A week later we all meet for this year's Team Talk before the Smail's opens its doors to the public once more.

We open for the  new season on Sunday, 1 April and should close again on Monday 29 October.  The next special event in the calendar is the Easter Egg hunt a week after we re-open.

Thursday, 1 March 2012

These Boots aren't Made for Walking

This year's Living History week is happening later this month before the Printing Works opens for the season.  We've got two groups coming form both St Ronan's and Walkerburn Schools; four sessions in total.  We'll let you know how these go.

Davie the yardman needed a better pair of boots and I've just got back from Coldstream with a pair of British Army Ammunition Boots thus fulfilling a frustrated childhood wish to be allowed a pair of tackety boots.  These weigh a ton and are enormous and I'll need a thick foam insole and two pairs of socks to keep them on - walking any distance is quite out of the question.  Perhaps they're a bit shiny as well.

There was a piece in Monday's Times about attitudes to independence in the Scottish Borders with a number of interviews from Coldstream, including one from one of the owners of Walk This Way.  They sell all sorts of millitaria and have a re-creation of a WWII bunker in their basement not the sort of shop I'd have expected in Coldstream High Street.  Very helpful and a fruitful trip to Coldstream.

Wednesday, 22 February 2012

Training Days

I've just got back from the second of two one-day workshops run by the Trust that I've been on.  Last week Ailsa and I went to Hill of Tarvit for one of the regular Collection Care courses.  There are three of these each year with an annual theme so it's possible to attend regularly and learn something new each year.  This year the theme was light and the damage it can do.  Most of the instruction is done in small groups and I was lucky to start with the session on light.  The opening 10 minutes on light and electro-magnetic radiation was a reprise of high school physics and stuff I was used to from my past life.  However the practical session with light metres was quite illuminating (I had to get that in).  A clear demonstration of the beneficial effect of simply drawing blinds and moving away from the window.  The other sessions were on the recognising the effects of light on wood and paper and effective preventative measures as another theme of the day was that prevention was much more effective than cure.  The fourth session was concerned with mitigating the impact light-fingered (the speaker's words this time) on the Trust's collection.  A worthwhile day with bits that definitely apply to Smail's.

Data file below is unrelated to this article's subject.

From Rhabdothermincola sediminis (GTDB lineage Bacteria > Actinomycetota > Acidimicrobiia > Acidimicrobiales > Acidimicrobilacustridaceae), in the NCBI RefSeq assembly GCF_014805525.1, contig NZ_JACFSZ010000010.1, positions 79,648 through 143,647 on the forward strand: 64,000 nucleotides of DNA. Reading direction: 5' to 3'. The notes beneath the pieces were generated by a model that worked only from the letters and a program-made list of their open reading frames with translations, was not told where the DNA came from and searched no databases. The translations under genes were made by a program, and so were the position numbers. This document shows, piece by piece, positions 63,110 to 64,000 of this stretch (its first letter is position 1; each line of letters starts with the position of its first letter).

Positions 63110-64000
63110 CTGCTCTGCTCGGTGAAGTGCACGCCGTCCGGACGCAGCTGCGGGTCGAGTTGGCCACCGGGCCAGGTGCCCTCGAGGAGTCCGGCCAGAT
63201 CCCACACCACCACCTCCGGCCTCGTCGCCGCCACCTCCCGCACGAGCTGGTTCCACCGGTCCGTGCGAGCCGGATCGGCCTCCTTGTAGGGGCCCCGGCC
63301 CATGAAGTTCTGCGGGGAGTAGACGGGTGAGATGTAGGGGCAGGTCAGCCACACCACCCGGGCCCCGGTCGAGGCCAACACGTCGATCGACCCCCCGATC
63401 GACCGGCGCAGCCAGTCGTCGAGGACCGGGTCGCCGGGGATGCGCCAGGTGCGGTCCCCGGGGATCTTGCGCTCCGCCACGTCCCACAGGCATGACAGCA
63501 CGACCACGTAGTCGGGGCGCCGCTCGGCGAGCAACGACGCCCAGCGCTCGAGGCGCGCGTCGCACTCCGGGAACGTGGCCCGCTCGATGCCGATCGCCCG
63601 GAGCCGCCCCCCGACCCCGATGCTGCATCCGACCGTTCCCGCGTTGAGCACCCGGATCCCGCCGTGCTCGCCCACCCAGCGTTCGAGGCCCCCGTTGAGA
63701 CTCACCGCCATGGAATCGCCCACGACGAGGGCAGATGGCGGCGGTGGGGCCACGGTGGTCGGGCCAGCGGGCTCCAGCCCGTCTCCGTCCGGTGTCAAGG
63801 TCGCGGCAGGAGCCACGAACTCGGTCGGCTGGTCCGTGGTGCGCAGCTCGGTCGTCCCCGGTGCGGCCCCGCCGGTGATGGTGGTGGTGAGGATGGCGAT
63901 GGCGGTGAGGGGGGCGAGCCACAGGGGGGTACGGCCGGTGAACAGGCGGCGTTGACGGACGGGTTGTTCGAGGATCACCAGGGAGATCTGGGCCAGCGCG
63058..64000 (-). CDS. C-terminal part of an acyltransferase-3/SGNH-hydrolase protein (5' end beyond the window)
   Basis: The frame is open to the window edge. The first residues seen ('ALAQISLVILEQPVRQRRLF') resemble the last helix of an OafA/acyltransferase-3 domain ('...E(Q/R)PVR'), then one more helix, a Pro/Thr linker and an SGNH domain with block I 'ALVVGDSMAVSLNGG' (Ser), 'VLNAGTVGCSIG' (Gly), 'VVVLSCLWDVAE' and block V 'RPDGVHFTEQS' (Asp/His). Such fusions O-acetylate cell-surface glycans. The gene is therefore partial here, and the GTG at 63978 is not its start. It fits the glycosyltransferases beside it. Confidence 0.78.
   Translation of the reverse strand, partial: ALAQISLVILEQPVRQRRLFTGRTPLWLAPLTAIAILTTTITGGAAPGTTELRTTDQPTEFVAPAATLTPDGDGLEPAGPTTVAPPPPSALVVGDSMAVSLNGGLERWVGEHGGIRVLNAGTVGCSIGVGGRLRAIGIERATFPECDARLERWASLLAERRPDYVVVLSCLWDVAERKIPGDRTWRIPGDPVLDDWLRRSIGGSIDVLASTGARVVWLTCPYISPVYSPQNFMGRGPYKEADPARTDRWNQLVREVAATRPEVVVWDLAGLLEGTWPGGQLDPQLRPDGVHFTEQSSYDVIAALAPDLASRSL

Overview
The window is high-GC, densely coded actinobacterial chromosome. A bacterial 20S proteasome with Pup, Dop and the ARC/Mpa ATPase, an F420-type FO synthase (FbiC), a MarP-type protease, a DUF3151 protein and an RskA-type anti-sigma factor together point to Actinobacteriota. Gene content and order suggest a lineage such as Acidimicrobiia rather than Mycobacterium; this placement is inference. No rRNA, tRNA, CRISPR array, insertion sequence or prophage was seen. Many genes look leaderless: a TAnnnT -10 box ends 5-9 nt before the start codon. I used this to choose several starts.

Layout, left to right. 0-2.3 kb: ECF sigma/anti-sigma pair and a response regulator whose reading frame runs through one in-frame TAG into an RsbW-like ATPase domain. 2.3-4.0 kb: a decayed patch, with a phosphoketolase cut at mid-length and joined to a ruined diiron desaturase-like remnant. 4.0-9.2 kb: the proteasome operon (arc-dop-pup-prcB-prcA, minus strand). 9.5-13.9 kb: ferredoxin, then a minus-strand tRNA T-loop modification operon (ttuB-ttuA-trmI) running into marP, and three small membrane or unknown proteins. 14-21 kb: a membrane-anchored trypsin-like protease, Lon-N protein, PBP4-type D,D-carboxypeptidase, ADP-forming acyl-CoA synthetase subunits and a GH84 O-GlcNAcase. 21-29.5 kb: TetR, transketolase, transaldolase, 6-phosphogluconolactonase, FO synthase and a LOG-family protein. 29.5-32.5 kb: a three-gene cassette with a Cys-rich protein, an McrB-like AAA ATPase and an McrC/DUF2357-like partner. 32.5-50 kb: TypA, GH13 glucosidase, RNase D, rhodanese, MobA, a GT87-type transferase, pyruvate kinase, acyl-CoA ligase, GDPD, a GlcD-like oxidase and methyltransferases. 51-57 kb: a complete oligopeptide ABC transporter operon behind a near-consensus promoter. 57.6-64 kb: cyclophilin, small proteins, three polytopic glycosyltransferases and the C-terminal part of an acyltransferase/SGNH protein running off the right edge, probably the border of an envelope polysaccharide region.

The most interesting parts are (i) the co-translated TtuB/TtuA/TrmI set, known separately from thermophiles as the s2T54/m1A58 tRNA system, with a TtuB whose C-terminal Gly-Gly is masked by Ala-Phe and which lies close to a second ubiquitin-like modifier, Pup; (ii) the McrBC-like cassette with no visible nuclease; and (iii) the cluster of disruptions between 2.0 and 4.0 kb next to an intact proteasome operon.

Today Gen, Rachel and I were in Falkland for a workshop on Costumed Interpretation - or a Dressing-up Course as I irreverently put it.  We discussed what was meant by costumed interpretation and the role of costumes and props.  (Props we realised are things that we use all the time at Smail's with or without costumes).  We learnt the difference between First Person (you become the person and stay in role the whole time - difficult to sustain for non-actors) and Third Person (you wear a costume and represent some real or imagined historical person but interact with visitors as a 21st century guide).  Finally we had a go using basic costumes and a few props.   Another good day which will have an impact on we do our Living History days.

Unfortunately we had no chance to visit the properties.  Hill of Tarvit is an Edwardian Country House set in some rather nice grounds near Ceres in Fife.  Here at least the workshop was in the property.  At Falkland we were in the old Town Hall which the Trust owns and the room we were in was nondescript - I hope the Council Chamber is grander.  We saw no more of Falkland Palace than you'd see driving past which was a little disappointing.

Monday, 6 February 2012

The Friends of Robert Smails

I'm sorry that I didn't manage to post this before I went away last week.  A small group -Robin, Eric, Gen,  Debbie,  Ian, Tony, David & Carol - Rachel couldn't be there as she was on a course with the National Trust in Norfolk (more of that later hope) - met at the end of January to talk about establishing a Friends group for Robert Smail's.  The draft objectives of the proposed Group are:
(a)  preserve the status of Smail’s as a working letterpress printers, open to the public.
(b)  conserve and make accessible the property and its collections
(c)   promote and develop Smail’s as a centre of excellence for the craft of letterpress printing and the education thereon.  
Tony Niepold and Debbie Horne agreed to act as convenor and secretary until the Friends can be formally established.  The next task is to establish how much interest there is in a group like this.

If you would be interested in joining the Friends of Robert Smail's please add a comment to this post.